Fear of sex or sexual intimacy is also called “genophobia” or “erotophobia.” This is more than a simple dislike or aversion. It’s a condition that can cause intense fear or panic when sexual intimacy is attempted. For some people, even thinking about it can cause these feelings.
There are other phobias related to genophobia that might occur at the same time:
- nosophobia: fear of getting a disease or virus
- gymnophobia: fear of nudity (seeing others naked, being seen naked, or both)
- heterophobia: fear of the opposite sex
- coitophobia: fear of intercourse
- haphephobia: fear of being touched as well as touching others
- tocophobia: fear of pregnancy or childbirth
A person might also have general fear or anxiety about being emotionally close with another person. This can then translate into a fear of sexual intimacy.
Phobias involve a more marked reaction than simply not liking or being afraid of something. By definition, phobias involve intense fear or anxiety. They cause physical and psychological reactions that typically interfere with normal functioning.
This fear reaction is triggered by the event or situation that a person fears.
Typical phobic reactions include:
- an immediate feeling of fear, anxiety, and panic when exposed to the source of the phobia or even thoughts of the source (in this case, a sexual encounter)
- an understanding that the fear is atypical and extreme but, at the same time, an inability to minimize it
- a worsening of symptoms if the trigger isn’t removed
- avoidance of the situation that causes the fear reaction
- nausea, dizziness, trouble breathing, heart palpitations, or sweating when exposed to the trigger
It isn’t always clear what causes phobias, even specific phobias. If there is a specific cause, treating that cause first is important. Various causes of genophobia might include physical or emotional issues:
- Vaginismus. Vaginismus is when the muscles of the vagina clench up involuntarily when vaginal penetration is attempted. This can make intercourse painful or even impossible. It can also interfere with inserting a tampon. Such severe and consistent pain can lead to a fear of sexual intimacy.
- Erectile dysfunction. Erectile dysfunction (ED) is difficulty obtaining and sustaining an erection. Although it’s treatable, it might lead to feelings of embarrassment, shame, or stress. Someone with ED might not want to share this with another person. Depending on how intense the feelings are, this might cause a person to become fearful of sexual intimacy.
- Past sexual abuse or PTSD. Child abuse or sexual abuse can cause post-traumatic stress disorder (PTSD) and affect the way you view intimacy or sex. It can also affect sexual functioning. While not every survivor of abuse develops PTSD or a fear of sex or intimacy, these things might be a part of some individuals’ fear of sex.
- Fear of sexual performance. Some people are nervous about whether they’re “good” in bed. This can cause intense psychological discomfort, leading them to avoid sexual intimacy altogether for fear of ridicule or poor performance.
- Body shame or dysmorphia. Shame of one’s body, as well as being overly self-conscious about the body, can negatively impact sexual satisfaction and cause anxiety. Some individuals with severe body shame or dysmorphia (seeing the body as flawed although, to other people, it looks normal) may avoid or fear sexual intimacy altogether because of the lack of pleasure and intense shame it brings them.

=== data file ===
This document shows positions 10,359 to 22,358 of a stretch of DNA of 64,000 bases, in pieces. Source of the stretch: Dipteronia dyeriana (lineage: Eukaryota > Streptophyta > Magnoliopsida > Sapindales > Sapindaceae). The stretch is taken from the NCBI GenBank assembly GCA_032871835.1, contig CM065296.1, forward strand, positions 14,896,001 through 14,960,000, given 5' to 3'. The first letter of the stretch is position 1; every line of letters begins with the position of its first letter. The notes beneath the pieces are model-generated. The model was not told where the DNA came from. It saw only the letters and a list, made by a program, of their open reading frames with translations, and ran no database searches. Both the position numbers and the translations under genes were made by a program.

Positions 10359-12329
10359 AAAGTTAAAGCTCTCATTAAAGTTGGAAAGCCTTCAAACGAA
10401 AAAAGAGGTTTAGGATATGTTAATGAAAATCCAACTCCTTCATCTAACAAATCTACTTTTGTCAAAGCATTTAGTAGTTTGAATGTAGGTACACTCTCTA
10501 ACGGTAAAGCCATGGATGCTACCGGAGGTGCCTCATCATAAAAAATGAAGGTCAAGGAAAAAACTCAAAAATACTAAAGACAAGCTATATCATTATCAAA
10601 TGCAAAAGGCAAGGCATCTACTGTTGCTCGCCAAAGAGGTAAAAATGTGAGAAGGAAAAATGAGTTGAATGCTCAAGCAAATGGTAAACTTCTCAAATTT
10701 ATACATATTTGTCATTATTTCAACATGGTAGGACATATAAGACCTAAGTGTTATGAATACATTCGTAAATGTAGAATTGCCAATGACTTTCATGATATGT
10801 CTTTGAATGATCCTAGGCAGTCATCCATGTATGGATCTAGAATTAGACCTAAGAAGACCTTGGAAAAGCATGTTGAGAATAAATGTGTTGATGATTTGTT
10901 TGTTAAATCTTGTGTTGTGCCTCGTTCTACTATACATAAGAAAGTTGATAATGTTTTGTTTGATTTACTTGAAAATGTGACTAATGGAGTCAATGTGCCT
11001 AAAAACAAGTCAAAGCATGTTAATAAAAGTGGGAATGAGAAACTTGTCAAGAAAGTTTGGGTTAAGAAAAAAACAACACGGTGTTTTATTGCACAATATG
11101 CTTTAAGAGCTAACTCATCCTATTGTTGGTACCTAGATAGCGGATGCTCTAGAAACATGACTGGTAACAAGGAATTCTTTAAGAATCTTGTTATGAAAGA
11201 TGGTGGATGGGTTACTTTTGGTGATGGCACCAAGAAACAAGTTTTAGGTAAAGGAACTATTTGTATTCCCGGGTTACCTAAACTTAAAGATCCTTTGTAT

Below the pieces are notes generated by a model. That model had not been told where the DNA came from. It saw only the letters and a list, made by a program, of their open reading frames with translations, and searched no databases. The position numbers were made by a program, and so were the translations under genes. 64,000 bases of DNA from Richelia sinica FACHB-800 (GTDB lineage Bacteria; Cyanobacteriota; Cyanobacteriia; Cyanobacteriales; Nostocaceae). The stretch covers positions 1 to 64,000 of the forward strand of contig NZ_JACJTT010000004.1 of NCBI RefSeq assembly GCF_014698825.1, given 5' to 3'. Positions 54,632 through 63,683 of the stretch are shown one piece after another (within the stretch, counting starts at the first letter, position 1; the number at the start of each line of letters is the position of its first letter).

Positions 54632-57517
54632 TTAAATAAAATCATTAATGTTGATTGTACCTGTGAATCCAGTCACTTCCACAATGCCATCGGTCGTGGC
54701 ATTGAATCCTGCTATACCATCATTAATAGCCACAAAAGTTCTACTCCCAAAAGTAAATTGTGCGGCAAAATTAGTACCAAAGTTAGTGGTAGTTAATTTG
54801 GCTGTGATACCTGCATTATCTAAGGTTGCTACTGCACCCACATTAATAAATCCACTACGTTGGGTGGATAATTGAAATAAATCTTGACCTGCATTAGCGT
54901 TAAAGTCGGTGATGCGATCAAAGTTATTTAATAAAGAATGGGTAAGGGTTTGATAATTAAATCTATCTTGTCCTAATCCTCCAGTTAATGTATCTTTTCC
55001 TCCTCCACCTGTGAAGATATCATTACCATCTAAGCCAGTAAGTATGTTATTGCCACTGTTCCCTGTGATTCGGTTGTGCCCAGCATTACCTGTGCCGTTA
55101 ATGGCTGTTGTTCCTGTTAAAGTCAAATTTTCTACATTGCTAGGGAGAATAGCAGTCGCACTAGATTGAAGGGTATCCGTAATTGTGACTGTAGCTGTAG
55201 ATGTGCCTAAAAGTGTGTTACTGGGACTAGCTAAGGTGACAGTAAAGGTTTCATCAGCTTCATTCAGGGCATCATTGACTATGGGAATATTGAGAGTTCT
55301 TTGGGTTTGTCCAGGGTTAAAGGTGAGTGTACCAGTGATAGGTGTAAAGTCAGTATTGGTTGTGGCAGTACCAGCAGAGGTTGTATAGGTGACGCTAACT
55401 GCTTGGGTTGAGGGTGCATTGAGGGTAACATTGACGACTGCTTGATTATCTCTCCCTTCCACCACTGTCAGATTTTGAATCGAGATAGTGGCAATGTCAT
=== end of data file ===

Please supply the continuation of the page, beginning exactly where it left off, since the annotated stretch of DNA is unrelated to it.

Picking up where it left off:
- A history of rape. Rape or sexual assault can cause PTSD and various kinds of sexual dysfunction, including negative associations with sex. This might cause someone to develop a fear of sexual intimacy.
If there is a physical component present, such as vaginismus, this can be treated accordingly. Pain with intercourse is common. If left untreated, it might lead to a fear or avoidance of sexual intercourse.
If a physical cause is identified, treatment depends on the specific issue, and then any accompanying emotional component can be addressed.
Therapy for phobias typically includes psychotherapy. Various kinds of psychotherapy have been shown to be beneficial for phobias, including cognitive behavioral therapy (CBT) and exposure therapy.
CBT involves working on developing alternative ways of thinking about the phobia or situation while also learning techniques to address physical reactions to the trigger. It can be paired with exposure to the feared situation (in a “homework assignment,” for example).
A sex therapist can also be helpful for addressing genophobia. The kind of therapy in individual sessions depends largely on the underlying causes of the phobia and the specific situation.
The difference between a mild fear and a phobia is that a phobia has a negative impact on your life, affecting it in significant ways. Fear of sex can interfere with developing romantic relationships. It can also contribute to feelings of isolation and depression. Phobias are treatable with therapy and/or medication, depending on the situation.
A doctor can do an exam to see if there is a physical component to your fear of sex, and if so, help treat that. If there is no underlying physical aspect, your doctor can provide you with resources and referrals to therapists who specialize in phobias.
This condition is treatable. It is not something you have to face alone.